In general, hummingbirds consume up to 50% of their body weight in nectar each day. During their twice-a-year migration, they increase their nectar intake considerably since they have no idea where their next meal will come from.
BACKYARD BIRDERS & HUMMINGBIRD MIGRATION FEEDER FAQ’S
For fans of hummingbirds, it can be hard to determine the best times to remove feeders in the fall and when to put them back into service in the spring.
- Should they be taken down feeders in the fall? Yes, feeders can definitely be taken down but only after they stop being used. Keeping them up isn’t going to trick hummingbirds into staying longer. Their biological drive is pushing them south, and a full feeder isn’t going to change that impulse. Except in the extreme southern U.S., feeders should be taken down around Halloween. Those folks in the extreme south may actually see visitors through the entire winter, so keep these feeders filled!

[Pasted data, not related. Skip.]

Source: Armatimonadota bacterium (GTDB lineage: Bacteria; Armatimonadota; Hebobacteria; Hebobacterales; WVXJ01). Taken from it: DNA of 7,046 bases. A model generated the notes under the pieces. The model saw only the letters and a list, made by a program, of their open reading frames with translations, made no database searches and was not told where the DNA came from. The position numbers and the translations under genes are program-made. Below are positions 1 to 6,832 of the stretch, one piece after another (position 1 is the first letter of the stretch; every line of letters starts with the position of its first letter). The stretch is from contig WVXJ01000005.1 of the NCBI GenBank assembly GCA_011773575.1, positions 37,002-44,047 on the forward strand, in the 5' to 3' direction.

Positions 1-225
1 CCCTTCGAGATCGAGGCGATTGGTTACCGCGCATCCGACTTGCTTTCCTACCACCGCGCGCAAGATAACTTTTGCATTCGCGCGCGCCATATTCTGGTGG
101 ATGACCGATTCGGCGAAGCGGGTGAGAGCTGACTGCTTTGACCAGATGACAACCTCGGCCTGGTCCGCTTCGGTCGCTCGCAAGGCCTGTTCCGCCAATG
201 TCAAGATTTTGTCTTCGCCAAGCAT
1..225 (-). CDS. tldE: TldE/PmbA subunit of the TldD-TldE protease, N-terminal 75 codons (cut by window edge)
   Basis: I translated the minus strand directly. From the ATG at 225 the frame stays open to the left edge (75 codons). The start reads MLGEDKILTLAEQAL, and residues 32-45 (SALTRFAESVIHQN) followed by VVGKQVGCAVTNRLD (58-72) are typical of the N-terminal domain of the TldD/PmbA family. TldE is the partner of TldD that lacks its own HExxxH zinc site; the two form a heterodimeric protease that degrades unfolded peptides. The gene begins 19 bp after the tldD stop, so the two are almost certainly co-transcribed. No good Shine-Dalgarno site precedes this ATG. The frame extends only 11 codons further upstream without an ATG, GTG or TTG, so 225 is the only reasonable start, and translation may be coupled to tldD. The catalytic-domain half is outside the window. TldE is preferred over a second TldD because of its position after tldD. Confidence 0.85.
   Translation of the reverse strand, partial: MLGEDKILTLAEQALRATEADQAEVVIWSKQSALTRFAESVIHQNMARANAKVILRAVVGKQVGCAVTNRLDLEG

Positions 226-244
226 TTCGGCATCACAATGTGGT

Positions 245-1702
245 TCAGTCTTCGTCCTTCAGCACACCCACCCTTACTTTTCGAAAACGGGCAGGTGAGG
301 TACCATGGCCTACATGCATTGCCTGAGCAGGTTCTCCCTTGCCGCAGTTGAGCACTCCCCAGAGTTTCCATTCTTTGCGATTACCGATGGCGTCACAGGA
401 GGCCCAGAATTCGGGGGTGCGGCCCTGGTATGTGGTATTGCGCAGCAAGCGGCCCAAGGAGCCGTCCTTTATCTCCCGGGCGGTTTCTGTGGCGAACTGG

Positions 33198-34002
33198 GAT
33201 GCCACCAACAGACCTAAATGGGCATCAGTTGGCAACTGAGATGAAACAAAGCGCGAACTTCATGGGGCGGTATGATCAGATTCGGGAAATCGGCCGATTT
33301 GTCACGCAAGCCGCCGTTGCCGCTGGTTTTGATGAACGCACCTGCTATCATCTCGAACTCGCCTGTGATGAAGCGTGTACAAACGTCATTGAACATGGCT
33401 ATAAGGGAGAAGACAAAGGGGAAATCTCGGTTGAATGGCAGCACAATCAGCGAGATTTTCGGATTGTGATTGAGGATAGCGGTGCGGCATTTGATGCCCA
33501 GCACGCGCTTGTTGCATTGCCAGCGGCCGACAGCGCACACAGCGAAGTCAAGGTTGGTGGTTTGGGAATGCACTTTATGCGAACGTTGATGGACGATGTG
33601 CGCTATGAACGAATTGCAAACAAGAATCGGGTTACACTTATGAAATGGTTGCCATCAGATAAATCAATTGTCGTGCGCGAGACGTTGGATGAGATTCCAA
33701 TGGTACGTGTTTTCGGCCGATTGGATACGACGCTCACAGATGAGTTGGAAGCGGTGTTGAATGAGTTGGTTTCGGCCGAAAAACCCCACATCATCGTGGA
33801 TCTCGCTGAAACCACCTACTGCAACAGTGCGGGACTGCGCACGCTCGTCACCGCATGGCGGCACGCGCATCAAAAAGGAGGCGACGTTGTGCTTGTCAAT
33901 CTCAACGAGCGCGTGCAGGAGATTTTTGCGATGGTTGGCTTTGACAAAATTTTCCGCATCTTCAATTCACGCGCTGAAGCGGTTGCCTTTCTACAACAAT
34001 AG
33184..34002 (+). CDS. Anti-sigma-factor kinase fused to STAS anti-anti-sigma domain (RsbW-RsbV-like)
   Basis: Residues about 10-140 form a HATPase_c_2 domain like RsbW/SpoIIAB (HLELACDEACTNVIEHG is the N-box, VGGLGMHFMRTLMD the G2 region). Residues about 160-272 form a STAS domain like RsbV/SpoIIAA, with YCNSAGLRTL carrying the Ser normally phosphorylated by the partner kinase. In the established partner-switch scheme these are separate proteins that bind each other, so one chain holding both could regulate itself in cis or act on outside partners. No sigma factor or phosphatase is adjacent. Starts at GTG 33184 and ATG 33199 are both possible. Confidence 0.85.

- When should you put them back up in spring? This is a bit hard to say matter-of-factly. Hummingbirds migrate north according to their own schedule, weather and food availability. Instead of relying on a hard-and-fast date, the best bet is to watch our Migration Map. When the hummers start making appearances south of a birder’s location, the first feeders should be put out and more added as more bird visitors arrive.
- Don’t forget Anna's! West Coasters who hosts Anna’s Hummingbirds should not take their feeders down at all. These birds stay in North America all year long.
National Creativity Day-May 30th